The ArgusWomen risking babies’ lives by smoking while pregnant (From The Argus)

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Women risking babies’ lives by smoking while pregnant

The Argus: Women risking babies’ lives by smoking while pregnant Women risking babies’ lives by smoking while pregnant

ALMOST one in ten women are putting the lives of their unborn babies at risk by smoking while pregnant.

New figures show 1,562 women across Sussex continued to light up during their pregnancy over a one-year period.

Cigarettes can increase the risk of miscarriage or premature birth and the baby could also be born smaller and have birth defects. Giving up smoking is said to improve the health of the mother and they are less likely to suffer complications when they go into labour.

A report published by the Health and Social Care Information Centre reveals that out of 16,066 pregnancies in the county between April 2013 and the end of March this year, 9.7% of mothers were still smoking throughout.

Numbers have fallen compared to the year before but some parts of the county have significantly higher rates than others. Research has shown that smoking tends to be more prevalent in areas with higher levels of deprivation, such as Hastings, compared to more affluent places, like Horsham.

Just 6.3% of women in Brighton and Hove, 185, still smoked, putting it among the best performing areas in the country. The national average is 12%.

All midwives in the city are trained to give brief advice to pregnant women on the health benefits of stopping smoking.

Pregnant women are also offered carbon monoxide readings at their first booking-in appointment. This alone can be a wake-up call and a huge motivation to stop.

The highest rate was in Hastings and Rother, where 19.2% of pregnant women, 342, were still lighting up, while East Sussex Downs and Weald stood at 11.9% and Coastal West Sussex 11.2%.

Horsham and Chanctonbury had the lowest rate in the county at just 5%.

The actual number could be higher because not every mother may admit that they are continuing to smoke.

An East Sussex County Council spokesperson said: “Stopping smoking is one of the best things a mother can do to ensure their child enjoys a healthy start in life. Latest data shows that whilst we have seen a very small reduction in the percentage of women who smoke during pregnancy in Hastings and Rother, it continues to be significantly higher than for England overall and is a major area of concern.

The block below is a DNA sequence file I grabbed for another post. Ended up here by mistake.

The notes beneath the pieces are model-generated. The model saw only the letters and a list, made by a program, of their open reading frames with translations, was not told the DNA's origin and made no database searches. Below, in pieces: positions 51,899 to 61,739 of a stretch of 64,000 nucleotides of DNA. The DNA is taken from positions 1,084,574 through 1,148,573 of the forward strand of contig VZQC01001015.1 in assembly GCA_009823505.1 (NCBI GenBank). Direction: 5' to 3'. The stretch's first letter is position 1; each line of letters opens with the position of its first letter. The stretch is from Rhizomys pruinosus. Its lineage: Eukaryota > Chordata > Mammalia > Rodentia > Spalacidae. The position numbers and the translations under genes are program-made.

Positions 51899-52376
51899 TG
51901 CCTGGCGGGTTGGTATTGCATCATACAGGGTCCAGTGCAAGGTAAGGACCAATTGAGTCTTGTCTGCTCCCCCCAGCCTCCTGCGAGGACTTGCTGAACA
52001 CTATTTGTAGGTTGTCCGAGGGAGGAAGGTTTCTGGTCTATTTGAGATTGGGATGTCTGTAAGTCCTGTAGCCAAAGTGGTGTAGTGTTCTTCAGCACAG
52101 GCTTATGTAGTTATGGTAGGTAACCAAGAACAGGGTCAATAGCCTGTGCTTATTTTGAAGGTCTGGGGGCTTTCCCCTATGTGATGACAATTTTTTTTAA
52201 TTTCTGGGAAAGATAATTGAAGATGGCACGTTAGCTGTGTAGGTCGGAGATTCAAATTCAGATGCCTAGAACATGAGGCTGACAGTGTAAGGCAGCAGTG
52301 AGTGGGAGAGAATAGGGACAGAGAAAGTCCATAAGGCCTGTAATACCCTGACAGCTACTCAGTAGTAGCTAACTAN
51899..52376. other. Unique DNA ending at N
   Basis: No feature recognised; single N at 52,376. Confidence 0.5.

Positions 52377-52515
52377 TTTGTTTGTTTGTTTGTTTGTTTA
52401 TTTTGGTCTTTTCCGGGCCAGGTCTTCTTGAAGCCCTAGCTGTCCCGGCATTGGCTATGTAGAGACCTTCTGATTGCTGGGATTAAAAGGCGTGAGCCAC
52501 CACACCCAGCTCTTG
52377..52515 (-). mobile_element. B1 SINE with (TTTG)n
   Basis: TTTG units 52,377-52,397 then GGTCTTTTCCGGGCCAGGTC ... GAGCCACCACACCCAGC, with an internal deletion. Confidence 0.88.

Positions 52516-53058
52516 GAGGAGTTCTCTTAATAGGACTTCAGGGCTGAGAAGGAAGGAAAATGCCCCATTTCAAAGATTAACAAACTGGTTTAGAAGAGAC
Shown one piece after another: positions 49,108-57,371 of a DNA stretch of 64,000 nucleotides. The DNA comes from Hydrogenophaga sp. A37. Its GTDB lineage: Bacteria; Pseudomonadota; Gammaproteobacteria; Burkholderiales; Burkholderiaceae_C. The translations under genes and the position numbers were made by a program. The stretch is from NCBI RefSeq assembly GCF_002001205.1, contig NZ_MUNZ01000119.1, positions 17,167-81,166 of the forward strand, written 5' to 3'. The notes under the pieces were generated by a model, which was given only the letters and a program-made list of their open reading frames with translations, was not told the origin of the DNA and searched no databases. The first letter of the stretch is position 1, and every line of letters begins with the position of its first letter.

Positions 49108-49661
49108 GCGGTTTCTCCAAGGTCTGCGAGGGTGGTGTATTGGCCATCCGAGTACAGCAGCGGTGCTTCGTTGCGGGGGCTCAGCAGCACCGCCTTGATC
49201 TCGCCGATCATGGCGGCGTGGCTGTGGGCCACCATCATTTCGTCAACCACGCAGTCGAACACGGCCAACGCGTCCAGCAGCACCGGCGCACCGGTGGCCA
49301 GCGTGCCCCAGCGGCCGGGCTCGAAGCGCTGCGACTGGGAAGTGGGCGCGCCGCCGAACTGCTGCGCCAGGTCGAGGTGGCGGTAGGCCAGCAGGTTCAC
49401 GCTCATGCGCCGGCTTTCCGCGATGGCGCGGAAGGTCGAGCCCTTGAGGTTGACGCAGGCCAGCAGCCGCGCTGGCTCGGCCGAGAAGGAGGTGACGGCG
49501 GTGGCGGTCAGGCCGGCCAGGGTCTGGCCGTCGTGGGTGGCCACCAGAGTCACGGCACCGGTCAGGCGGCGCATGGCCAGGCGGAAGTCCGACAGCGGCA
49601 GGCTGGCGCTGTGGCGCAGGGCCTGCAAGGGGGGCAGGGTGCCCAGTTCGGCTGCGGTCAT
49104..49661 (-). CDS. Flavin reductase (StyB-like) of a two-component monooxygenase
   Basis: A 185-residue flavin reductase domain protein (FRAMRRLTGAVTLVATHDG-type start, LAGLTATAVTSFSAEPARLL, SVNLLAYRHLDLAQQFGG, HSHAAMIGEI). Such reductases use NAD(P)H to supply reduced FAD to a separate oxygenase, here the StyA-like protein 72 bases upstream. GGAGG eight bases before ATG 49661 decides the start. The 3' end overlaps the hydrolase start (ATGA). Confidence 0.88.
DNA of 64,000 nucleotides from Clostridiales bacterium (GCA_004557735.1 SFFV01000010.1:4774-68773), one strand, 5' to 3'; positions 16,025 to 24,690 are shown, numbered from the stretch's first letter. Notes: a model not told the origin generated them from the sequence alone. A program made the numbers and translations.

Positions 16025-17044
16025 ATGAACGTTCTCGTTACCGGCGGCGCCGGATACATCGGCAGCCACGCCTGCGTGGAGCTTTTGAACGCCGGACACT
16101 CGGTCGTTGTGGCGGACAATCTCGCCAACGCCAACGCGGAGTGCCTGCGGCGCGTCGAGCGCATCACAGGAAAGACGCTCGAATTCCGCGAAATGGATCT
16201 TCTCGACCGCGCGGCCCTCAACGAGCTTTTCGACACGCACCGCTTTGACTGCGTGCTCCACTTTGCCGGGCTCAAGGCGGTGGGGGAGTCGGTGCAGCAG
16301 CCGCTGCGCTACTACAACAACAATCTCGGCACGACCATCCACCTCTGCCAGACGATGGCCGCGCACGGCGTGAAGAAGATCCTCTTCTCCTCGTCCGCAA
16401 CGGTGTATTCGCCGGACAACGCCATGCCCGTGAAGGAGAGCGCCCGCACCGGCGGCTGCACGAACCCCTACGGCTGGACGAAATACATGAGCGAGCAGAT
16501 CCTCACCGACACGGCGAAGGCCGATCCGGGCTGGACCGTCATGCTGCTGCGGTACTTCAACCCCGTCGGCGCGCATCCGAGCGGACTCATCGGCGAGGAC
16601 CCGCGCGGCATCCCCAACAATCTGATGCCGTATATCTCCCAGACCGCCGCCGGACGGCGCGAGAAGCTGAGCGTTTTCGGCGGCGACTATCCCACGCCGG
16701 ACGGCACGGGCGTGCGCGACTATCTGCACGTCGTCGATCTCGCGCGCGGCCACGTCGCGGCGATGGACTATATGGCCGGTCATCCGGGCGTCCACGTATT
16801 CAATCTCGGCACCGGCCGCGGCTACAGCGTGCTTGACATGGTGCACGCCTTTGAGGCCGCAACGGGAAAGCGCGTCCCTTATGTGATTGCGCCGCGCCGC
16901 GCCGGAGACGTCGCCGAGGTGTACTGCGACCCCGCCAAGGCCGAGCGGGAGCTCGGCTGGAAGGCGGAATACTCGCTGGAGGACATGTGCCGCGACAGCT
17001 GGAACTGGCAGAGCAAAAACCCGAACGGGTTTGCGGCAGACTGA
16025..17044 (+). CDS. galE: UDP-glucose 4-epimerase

“We would urge all pregnant women or women who smoke and are thinking of having a baby to contact our local stop smoking service on 0800 622 6968, text the words ‘smokefree’ to 66777, email quit51@nhs.net, or speak to their GP, midwife or healthcare professional.”

Comments (8)

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11:17am Sun 22 Jun 14

From beer to uncertainty says...

Women should stop having kids when they can't even support themselves.
Hastings and Rother - I assume it's the parents buying cigs for the mums - as so many can't be old enough to buy their own yet. Still, plenty of money from the social for booze and a new tattoo for the grandparents.
Besides, if some of them give up tobacco then what would they mix with their cannabis? That would have a knock-on effect when chilling after the vodka/energy drink, ecstasy and meow blow-out over their weekend? Honestly, some of these do-gooders just don't seem to see the bigger picture...(written on behalf of Tyler Wayne Slobfunky DJ the Fourth) Father of 7 unwanted kids, Age 20, Hobbies include: collecting ASBOs and blaming immigrants for everything).
Women should stop having kids when they can't even support themselves. Hastings and Rother - I assume it's the parents buying cigs for the mums - as so many can't be old enough to buy their own yet. Still, plenty of money from the social for booze and a new tattoo for the grandparents. Besides, if some of them give up tobacco then what would they mix with their cannabis? That would have a knock-on effect when chilling after the vodka/energy drink, ecstasy and meow blow-out over their weekend? Honestly, some of these do-gooders just don't seem to see the bigger picture...(written on behalf of Tyler Wayne Slobfunky DJ the Fourth) Father of 7 unwanted kids, Age 20, Hobbies include: collecting ASBOs and blaming immigrants for everything). From beer to uncertainty
  • Score: 4

2:01pm Sun 22 Jun 14

getThisCoalitionOut says...

It's very sad to read that there are so many women out there who can't even be bothered to give up smoking when pregnant. I'm not optimistic that they will be good mothers if this is how selfish they are.

It's shameful and downright disgusting.
It's very sad to read that there are so many women out there who can't even be bothered to give up smoking when pregnant. I'm not optimistic that they will be good mothers if this is how selfish they are. It's shameful and downright disgusting. getThisCoalitionOut
  • Score: 2

3:14pm Sun 22 Jun 14

harleyrider1777 says...

Women risking babies’ lives by smoking while pregnant

Roflmao so I guess the Baby Boomers were never born and died at birth seeing as how they were born in the smokiest generation to all those smoking moms!

You people and your junk statistical studies are INSANE!